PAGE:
Sanne made an intentional choice to not be the person fixing things, to solve underlying problem instead, by not getting the required training or hardware necessary to perform testing herself. "I have been so frustrated with myself very, very frequently," she confessed. Some data setup would have been so much easier if she could just access the system. But Sanne's colleague who joined the session agreed it would have been too much on top of what Sanne's already responsible for.

Sanne's taken on shortening cycle time as her main goal. From the "multi-headed dragon" of problems she notices, she's been getting the team to vote on which experiments to try. Her improvements to stability, predictability, and planning have already made an impact. In the end, she gave herself permission to identify exit criteria for this experiment.

Thanks to everyone who attended FroGS Conf, and especially everyone who took notes. It allows participants who joined a different session to still share in some of the takeaways. And as noted by Heather, it helps people in the session who've missed a particular word or point, and builds the feeling of a collaborative community working together.

Based on the retro and who was able to join us, it appears that some people can only do weekends and some can only do weekdays. It's likely that we'll implement Sanne's suggestion of switching off between those options. Starting an hour later (10am instead of 9am Central European Time) worked better for us in the middle of Europe, and much better for our friends in the UK, Ireland, and Portugal. We'll keep that innovation.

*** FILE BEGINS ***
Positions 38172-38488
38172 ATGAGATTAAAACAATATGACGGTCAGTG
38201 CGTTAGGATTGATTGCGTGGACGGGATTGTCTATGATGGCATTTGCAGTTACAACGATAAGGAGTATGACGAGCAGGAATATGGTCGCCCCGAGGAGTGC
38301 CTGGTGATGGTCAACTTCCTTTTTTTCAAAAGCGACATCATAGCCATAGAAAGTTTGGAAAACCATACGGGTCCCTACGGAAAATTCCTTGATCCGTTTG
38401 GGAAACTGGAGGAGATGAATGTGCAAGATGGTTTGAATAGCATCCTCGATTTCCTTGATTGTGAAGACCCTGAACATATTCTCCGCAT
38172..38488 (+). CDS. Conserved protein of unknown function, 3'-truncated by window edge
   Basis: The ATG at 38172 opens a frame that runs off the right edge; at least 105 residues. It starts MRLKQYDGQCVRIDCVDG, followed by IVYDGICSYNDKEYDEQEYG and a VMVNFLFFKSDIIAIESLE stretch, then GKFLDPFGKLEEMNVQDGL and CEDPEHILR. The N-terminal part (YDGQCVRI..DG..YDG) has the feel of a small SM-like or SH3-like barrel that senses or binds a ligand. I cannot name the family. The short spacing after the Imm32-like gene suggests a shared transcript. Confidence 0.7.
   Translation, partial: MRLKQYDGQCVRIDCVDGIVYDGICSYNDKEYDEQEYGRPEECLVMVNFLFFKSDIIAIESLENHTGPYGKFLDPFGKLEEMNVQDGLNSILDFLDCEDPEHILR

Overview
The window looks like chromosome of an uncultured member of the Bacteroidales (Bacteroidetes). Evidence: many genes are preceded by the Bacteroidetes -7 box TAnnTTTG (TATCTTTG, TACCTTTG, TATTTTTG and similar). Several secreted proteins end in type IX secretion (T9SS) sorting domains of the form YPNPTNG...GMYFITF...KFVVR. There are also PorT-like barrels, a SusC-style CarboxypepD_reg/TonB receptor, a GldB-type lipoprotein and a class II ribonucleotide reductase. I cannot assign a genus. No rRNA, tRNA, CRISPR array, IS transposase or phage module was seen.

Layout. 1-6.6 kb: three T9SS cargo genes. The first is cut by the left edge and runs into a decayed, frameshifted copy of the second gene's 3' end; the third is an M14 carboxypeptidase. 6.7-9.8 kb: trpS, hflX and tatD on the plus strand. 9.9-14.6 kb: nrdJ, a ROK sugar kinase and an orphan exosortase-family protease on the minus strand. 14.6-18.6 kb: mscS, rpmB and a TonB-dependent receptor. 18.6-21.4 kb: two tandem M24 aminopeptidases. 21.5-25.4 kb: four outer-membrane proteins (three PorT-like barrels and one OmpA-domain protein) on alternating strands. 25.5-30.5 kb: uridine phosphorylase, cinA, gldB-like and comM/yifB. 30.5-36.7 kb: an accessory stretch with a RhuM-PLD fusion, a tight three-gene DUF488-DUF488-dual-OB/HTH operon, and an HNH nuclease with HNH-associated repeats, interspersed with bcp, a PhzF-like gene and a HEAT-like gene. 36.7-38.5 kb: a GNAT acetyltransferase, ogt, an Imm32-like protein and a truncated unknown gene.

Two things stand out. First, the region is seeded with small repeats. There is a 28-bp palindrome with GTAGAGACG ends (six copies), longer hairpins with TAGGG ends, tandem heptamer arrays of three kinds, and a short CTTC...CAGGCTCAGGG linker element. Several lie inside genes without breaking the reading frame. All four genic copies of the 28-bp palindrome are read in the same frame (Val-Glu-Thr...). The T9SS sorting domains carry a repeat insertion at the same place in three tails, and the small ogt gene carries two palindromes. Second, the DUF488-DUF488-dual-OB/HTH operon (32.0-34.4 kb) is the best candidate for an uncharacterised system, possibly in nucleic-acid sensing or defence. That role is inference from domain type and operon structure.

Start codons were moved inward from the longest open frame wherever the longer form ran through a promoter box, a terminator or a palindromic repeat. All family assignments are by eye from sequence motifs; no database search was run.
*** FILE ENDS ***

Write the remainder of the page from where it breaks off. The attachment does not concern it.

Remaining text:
Shoutout to the NS for going on strike and ruining the day we wanted to get together for drinks! And apologies to our co-organizer Cirilo Wortel for scheduling this event on a weekday during what turned out to be your busy time leading up to a big release. The rest of the organizers (Sanne Visser, Huib Schoots, Joep Schuurkes and myself) have our own retro later this week. We'll see how we can incorporate the rest of the feedback from the retro into our next editions.


Sometime in 2019, this article listing all the alternatives to Google products came to me over the wires. Ok it was probably Twitter. In a world of increasing surveillance, data mining, targeted advertising, and cookie pop-ups, I made it my mission to get off of Google products completely. Here's what I was able to do, why I went with the alternatives I did, and which Google products I'm still stuck on three years later.